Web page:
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Testa Center 1 year – Accelerating time to clinical trials

During its first year the bioprocess pilot-scale facility in Uppsala has hosted fifteen national and international projects and more than 2 000 study visits.

The not-for-profit innovation center and testbed for bio-manufacturing is an initiative between the Swedish Government and GE Healthcare Life Sciences. The aim is to support collaboration between academia, businesses and the public sector, as well as to boost commercialization of new technologies. The Swedish government has invested around EUR 10 million through Vinnova, while GE Healthcare Life Sciences has invested around EUR 4.5 million.

“Biologics is a major part of present and future medicine, and an open platform like the Testa Center shows that Sweden is at the forefront of this,” says Jenni Nordborg, National Coordinator and Director at the Office for Life Sciences, Government Offices of Sweden.


Testa Center, located at GE Healthcare Life Sciences in Uppsala, is equipped with four cell culture and protein purification laboratories, where new discoveries can be tested. Fifteen projects from Scandinavia have so far benefited from the center, with the projects ranging from scale-up and purification activities, educational programs, and digital verification to GE Healthcare Life Sciences programs and training, states Testa Center.

Accelerating time to clinical trials

The first biotech company to run a project at Testa Center was BioLamina, which used the facility to scale-up its production capacity and deliver more reagents to its global customer base. “It gave us the possibility to simultaneously design and establish the process in-house, which significantly shortened the project timeline,” says Ludwina Retzer, Head of Production at BioLamina.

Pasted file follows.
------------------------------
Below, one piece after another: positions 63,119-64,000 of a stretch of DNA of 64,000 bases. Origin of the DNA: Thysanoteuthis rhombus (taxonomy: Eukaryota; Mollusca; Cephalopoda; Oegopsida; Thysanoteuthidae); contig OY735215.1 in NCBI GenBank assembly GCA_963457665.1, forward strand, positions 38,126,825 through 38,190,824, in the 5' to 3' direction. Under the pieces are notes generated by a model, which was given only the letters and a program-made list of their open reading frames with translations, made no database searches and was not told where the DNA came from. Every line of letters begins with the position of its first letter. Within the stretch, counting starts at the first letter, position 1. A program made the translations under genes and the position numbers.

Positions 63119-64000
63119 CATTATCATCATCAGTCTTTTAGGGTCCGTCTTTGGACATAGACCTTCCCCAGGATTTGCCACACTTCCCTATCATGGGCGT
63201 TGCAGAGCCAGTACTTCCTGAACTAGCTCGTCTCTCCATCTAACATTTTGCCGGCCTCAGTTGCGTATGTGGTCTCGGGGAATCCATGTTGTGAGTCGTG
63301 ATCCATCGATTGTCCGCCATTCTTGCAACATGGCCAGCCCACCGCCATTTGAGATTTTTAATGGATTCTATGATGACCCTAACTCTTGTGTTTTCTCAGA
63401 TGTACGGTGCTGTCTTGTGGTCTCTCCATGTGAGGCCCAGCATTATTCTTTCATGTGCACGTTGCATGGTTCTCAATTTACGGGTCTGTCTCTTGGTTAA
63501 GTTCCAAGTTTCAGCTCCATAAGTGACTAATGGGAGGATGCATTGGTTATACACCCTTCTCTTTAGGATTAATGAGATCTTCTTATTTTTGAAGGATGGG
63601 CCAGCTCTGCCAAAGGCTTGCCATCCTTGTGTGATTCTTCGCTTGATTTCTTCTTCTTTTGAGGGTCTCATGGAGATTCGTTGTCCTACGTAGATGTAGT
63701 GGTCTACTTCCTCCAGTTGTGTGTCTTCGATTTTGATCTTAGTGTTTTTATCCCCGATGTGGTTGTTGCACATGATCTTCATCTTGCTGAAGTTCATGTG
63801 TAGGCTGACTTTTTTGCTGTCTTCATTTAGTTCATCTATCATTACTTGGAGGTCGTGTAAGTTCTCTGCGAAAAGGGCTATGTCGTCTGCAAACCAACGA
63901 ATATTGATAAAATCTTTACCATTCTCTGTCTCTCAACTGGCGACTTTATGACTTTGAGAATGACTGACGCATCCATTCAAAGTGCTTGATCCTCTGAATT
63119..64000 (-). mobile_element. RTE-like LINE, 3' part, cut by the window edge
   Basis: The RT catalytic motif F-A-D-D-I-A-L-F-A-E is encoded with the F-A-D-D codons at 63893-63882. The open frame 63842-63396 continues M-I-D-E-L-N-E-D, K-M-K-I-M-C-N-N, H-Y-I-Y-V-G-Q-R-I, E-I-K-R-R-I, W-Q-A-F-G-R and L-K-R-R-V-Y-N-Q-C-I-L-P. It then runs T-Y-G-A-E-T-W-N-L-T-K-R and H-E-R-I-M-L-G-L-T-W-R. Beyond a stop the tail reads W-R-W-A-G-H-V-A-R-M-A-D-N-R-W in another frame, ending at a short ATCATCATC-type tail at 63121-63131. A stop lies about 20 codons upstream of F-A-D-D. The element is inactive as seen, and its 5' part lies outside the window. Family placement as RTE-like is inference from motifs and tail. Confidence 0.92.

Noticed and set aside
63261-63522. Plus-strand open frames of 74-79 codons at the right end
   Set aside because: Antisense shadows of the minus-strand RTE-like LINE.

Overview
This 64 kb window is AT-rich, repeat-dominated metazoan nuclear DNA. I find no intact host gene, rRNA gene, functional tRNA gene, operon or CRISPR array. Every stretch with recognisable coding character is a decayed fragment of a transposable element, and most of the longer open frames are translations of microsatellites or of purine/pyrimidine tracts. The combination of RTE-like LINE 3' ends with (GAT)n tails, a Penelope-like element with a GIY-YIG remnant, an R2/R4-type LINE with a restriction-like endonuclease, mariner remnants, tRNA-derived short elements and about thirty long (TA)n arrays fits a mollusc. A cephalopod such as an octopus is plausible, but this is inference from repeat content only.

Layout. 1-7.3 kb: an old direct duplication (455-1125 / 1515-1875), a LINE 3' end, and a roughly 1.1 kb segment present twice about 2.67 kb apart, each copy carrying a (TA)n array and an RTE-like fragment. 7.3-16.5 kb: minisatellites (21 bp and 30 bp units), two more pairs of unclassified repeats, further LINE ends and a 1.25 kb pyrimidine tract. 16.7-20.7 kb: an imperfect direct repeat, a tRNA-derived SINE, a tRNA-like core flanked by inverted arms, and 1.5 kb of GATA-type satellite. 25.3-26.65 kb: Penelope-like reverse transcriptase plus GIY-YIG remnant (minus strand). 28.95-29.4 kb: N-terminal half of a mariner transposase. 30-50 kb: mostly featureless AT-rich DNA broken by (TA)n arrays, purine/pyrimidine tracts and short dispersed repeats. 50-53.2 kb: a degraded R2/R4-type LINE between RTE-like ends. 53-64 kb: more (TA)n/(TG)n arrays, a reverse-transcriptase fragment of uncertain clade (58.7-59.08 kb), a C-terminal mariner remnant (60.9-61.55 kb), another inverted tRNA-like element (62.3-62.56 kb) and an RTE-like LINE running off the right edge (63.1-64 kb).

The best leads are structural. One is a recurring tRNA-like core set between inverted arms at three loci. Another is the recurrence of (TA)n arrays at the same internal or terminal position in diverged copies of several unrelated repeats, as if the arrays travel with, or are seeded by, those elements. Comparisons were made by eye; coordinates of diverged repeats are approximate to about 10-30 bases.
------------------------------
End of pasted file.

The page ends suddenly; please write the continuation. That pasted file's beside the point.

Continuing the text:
Uppsala-based start-up company Ilya Pharma has also run a project at Testa Center. The company has developed a technology platform based on the use of living lactic acid bacteria and is dedicated to developing biological drugs for treating wounds in skin and mucosa. Through co-financing from Swelife, Ilya Pharma was given the opportunity to validate its manufacturing process on a large scale and to build valuable industrial knowledge at Testa Center. “This opportunity is an add-on project for us, where we can significantly reduce risk and accelerate time to the clinical trial and also in the whole drug development process. For biologic medical products, a stable manufacturing process is key,” said Evelina Vågsjö, CEO of Ilya Pharma, before entering Testa Center. When their project was completed, she stated that the center helped them to reduce the risk in the project and enhanced their journey towards clinical trials. “It has also helped us secure financing for the project,” she added.

The first digital health company

Finnish company SciAR was the first company to test digital products at the center. The company creates software for Augmented Reality (AR) and Mixed Reality (MR) to take human errors out of the equation in life science laboratories. Their technology can be used for personalized medicine and faster development of new biopharmaceutical drugs.

At Testa Center the company has tested their minimum valuable product and two other pilots. They aim to demonstrate that AR can streamline the workflow and prevent unfortunate errors, as errors can be extremely costly in this type of work. “The facility is great, both the fact that it is a cooperation between industry, academia and the government, and that it should be open for innovation,” said Joel Noutere, CEO, SciAR.